Vattenfall’s 1.8GW Norfolk Boreas Offshore windfarm has been handed a boost after Norfolk County Council signalled support for the project.
The Eastern Daily Press reported that on 20 August the council’s planning and delegations committee had agreed to support the principle of the Boreas project – sister scheme to the Vanguard scheme.
The Vanguard project is a 1.8GW windfarm, 47km from the Norfolk cost, adjacent to the Boreas project. As a Nationally Significant Infrastructure Project, Vattenfall will learn in December whether the Vanguard project will be able to succeed when a decision on the Development Consent Order is made.
The council factored this into its considerations, exploring one scenario where the Vanguard project is built – with the Boreas scheme using the majority of its infrastructure, including buried cables from Happisburgh to a substation in Necton – and another where only the Boreas project moves forwards. In the first scenario, the existing substation at Necton would triple from 20,300 square metres to 65,250 metres for the connection points of both schemes. Similar work would be required under the second scenario, albeit on a smaller scale with expansion work going westerly rather than east. Space for an operations base at Peel Ports in Great Yarmouth to serve both wind farms has already been reserved.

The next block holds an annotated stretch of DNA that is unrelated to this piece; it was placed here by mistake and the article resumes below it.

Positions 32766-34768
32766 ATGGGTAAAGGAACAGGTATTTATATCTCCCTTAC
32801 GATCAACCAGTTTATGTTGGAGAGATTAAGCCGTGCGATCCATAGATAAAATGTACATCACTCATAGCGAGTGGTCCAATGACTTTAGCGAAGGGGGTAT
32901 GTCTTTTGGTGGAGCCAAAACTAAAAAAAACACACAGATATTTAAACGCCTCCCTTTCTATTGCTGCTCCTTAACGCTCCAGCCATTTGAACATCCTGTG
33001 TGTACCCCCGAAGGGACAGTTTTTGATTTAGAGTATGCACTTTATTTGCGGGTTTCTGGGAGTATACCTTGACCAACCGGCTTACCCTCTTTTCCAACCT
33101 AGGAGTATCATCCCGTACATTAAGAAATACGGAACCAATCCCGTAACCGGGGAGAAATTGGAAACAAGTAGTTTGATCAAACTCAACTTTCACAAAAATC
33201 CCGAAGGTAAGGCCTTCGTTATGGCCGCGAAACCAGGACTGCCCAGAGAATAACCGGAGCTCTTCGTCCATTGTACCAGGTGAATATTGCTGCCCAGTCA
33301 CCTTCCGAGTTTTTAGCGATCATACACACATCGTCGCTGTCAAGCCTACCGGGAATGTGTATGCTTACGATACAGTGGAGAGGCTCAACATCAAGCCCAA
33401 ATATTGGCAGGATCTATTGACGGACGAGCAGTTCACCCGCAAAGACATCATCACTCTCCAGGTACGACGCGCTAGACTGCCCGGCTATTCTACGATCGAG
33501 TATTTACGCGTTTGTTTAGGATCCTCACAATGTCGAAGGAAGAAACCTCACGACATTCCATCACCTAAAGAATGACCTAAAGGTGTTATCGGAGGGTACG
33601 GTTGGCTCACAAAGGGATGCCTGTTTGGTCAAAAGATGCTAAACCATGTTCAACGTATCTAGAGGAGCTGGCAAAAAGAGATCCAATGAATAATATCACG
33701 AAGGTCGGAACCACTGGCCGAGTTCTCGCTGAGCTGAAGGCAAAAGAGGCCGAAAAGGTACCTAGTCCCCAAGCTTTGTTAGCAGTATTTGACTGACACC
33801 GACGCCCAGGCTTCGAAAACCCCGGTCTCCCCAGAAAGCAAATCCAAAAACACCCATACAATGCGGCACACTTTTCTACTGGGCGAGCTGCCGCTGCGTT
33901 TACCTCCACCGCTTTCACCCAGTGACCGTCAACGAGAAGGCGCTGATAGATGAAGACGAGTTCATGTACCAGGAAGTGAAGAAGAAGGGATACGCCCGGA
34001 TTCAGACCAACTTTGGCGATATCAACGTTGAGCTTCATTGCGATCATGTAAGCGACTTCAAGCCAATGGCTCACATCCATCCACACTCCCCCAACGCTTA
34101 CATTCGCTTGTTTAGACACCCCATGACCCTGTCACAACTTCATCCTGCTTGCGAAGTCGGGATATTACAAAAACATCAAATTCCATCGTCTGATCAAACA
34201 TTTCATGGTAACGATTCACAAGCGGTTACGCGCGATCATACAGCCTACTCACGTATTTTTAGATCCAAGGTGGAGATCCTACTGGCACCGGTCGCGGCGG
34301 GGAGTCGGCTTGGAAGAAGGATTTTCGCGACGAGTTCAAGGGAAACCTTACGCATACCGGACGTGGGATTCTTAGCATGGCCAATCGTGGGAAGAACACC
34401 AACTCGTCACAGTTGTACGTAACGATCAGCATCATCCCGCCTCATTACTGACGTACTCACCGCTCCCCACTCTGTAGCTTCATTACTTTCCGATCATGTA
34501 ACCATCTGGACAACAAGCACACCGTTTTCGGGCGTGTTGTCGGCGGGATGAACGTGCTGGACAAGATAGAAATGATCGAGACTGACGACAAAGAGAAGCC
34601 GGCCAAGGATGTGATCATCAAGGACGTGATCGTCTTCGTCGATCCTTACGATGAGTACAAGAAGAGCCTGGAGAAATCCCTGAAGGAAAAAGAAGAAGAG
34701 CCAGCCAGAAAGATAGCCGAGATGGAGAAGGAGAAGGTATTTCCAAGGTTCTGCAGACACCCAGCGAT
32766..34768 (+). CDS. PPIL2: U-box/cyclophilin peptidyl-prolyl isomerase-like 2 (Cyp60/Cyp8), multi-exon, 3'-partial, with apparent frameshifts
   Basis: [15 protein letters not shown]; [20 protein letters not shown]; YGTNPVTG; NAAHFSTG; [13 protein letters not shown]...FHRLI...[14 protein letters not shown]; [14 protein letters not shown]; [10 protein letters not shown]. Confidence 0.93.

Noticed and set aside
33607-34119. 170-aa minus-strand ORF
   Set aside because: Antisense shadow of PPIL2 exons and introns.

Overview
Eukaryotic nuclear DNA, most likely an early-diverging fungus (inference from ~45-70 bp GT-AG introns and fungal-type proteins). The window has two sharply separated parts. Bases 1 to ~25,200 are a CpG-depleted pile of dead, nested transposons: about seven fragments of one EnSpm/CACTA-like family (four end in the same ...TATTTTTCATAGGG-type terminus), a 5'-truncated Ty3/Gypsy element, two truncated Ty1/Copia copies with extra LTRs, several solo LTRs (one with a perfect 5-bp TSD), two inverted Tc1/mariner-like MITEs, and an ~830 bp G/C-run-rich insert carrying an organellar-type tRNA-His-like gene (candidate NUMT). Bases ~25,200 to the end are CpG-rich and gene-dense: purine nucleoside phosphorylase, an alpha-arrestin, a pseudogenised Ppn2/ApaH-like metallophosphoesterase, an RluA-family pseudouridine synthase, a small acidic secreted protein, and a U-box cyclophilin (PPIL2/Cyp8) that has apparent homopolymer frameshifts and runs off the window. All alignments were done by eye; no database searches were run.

If the secretary of state makes favourable decisions for both wind farms, work on the Vanguard project could commence in early 2021 with the Boreas scheme following in 2022.
Councillor Andy Grant said that the council welcomed “the whole project” and labelled it a “huge game changer” for the country. He added: “For us to be at the forefront, in Great Yarmouth and Lowestoft, of offshore energy, gives lift to the future of the coast. This will maintain the renewables industry for the next 30 years, going forward.”